From UPSC perspective, the following things are important :
Prelims level : Drug patents
Mains level : Paper 3- Drug pricing issue
Pricing of the drugs in a contentious issue across the world. In some countries like the U.S. price of the drug at 100000% of the production cost is not atypical. In India, prices are much lower. This article suggests the novel of Health Impact Fund which could strike the balance between affordability and R&D.
Medicines: Humanities greatest achievements
- They have helped attain dramatic improvements in health and longevity as well as huge cost savings through reduced sick days and hospitalizations.
- The global market for pharmaceuticals is currently worth ₹110 lakh crore annually, 1.7% of the gross world product (IPFPA 2017, 5).
- Roughly 55% of this global pharmaceutical spending, ₹60 lakh crore, is for brand-name products, which are typically under patent.
Issue of high drug prices
- Commercial pharmaceutical research and development (R&D) efforts are encouraged and rewarded through the earnings that innovators derive from sales of their branded products.
- These earnings largely depend on the 20-year product patents they are entitled to obtain in WTO member states.
- Such patents give them a temporary monopoly, enabling them to sell their new products without competition at a price far above manufacture and distribution costs, while still maintaining a substantial sales volume.
- In the United States, thousandfold (100000%) markups over production costs are not atypical.
- In India, the profit-maximising monopoly price of a new medicine is much lower, but similarly unaffordable for most citizens.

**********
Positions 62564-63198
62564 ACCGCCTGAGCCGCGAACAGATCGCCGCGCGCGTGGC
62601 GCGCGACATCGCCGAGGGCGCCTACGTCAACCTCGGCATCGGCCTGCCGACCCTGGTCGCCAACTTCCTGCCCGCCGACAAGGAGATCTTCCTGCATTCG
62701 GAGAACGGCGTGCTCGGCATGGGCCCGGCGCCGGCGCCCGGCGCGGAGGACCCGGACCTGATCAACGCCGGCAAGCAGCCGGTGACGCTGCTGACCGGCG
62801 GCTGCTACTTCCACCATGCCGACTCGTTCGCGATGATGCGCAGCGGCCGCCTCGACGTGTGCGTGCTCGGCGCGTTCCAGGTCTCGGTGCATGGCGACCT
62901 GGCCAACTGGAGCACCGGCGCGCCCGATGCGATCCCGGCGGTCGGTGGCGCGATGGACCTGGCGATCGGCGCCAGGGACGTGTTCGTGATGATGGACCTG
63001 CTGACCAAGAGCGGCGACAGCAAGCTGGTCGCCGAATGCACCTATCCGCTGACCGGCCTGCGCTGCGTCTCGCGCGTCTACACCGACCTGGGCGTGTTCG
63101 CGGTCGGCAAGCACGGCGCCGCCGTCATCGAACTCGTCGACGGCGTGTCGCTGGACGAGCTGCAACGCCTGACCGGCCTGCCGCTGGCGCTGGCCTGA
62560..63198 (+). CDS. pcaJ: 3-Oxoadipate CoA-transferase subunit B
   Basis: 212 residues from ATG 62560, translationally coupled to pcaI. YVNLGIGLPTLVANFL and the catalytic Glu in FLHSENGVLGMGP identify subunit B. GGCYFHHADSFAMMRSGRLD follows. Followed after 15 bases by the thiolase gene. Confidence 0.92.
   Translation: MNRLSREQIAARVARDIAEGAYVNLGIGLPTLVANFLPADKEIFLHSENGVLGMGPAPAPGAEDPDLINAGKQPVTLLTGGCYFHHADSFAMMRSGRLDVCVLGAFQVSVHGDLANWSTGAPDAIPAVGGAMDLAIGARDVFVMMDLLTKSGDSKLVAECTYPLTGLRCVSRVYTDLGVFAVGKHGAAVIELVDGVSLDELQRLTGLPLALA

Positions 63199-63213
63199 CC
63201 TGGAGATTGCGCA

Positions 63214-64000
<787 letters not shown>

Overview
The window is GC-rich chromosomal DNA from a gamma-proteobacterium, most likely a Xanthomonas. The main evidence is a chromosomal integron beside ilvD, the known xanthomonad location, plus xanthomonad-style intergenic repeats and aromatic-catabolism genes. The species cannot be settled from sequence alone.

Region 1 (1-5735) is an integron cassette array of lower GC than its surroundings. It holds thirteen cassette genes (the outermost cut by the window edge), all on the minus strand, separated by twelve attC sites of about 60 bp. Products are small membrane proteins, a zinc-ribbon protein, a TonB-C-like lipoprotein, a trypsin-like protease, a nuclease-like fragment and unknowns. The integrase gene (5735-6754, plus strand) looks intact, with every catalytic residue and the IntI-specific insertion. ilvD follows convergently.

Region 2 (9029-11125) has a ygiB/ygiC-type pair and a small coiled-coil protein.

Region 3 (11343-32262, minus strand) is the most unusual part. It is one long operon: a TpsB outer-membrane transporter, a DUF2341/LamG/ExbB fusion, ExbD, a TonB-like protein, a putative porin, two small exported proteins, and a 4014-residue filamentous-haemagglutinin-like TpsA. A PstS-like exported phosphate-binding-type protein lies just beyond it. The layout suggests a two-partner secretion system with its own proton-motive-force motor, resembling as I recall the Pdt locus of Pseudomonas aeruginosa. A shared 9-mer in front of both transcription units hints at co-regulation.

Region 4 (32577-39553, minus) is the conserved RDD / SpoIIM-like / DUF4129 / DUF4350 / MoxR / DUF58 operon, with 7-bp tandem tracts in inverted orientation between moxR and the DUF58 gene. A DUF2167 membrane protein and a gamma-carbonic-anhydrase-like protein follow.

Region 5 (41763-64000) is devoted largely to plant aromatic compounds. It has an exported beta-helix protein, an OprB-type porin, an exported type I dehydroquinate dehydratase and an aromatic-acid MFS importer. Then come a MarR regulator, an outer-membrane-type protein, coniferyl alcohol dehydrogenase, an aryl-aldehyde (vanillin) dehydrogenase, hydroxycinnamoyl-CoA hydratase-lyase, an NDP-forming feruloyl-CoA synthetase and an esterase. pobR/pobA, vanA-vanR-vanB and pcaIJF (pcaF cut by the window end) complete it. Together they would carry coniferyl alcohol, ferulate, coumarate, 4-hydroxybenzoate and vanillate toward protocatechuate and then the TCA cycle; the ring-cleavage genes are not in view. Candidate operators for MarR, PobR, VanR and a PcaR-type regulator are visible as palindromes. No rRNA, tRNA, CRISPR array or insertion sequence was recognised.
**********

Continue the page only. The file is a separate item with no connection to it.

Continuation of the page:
Covering large R&D costs: before we think about a solution
- To be sure, before such huge markups can yield any profits, commercial pharmaceutical innovators must first cover their large R&D costs.
- Currently, this cost is ₹14 lakh crore a year (Mikulic 2020).
- This includes the cost of clinical trials needed to demonstrate safety and efficacy, the cost of capital tied up during the long development process, and the cost of any research efforts that failed somewhere along the way.
Three concerns with R&D
1. Neglect of the diseases suffered by the poor
- Innovators motivated by the prospect of large markups tend to neglect diseases suffered mainly by poor people, who cannot afford expensive medicines.
- The 20 WHO-listed neglected tropical diseases together afflict over one billion people (WHO n.d.) but attract only 0.35% of the pharmaceutical industry’s R&D (IFPMA 2017, 15 and 21).
- Merely 0.12% of this R&D spending is devoted to tuberculosis and malaria, which kill 1.7 million people each year.
2. High prices of new medicines
- Thanks to a large number of affluent or well-insured patients, the profit-maximising price of a new medicine tends to be quite high.
- Consequently, most people around the world cannot afford advanced medicines that are still under patent.
- This is especially vexing because manufacturing costs are generally quite low.
3. Rewards are poorly correlated to the therapeutic value of drugs
- Firms earn billions by developing duplicative drugs that add little to our pharmaceutical toolbox — and billions more by cleverly marketing their drugs for patients who won’t benefit.
- These large R&D investments would be much better spent on developing new life-saving treatments for deadly diseases plaguing the world’s poor.
Health Impact Fund: Solution to the above problems
- The Health Impact Fund as an alternative track on which pharmaceutical innovators may choose to be rewarded.
- The basic idea behind it:
- Any new medicine registered with the Health Impact Fund would have to be sold at or below the variable cost of manufacture and distribution.
- But would earn ten annual reward payments based on the health gains achieved with it.
How health impact fund would work?
- The Health Impact Fund could start with as little as ₹20000 crore per annum and might then attract some 10-12 medicines, with one entering and one exiting in a typical year.
- Registered products would then earn some ₹17000-₹20000 crore, on average, during their first ten years.
- Of course, some would earn more than others – by having greater therapeutic value or by benefiting more people.
- Long-term funding for the Health Impact Fund might come from willing governments.
- Those countries would contribute in proportion to their gross national incomes — or from an international tax, perhaps on greenhouse gas emissions or speculative financial transactions.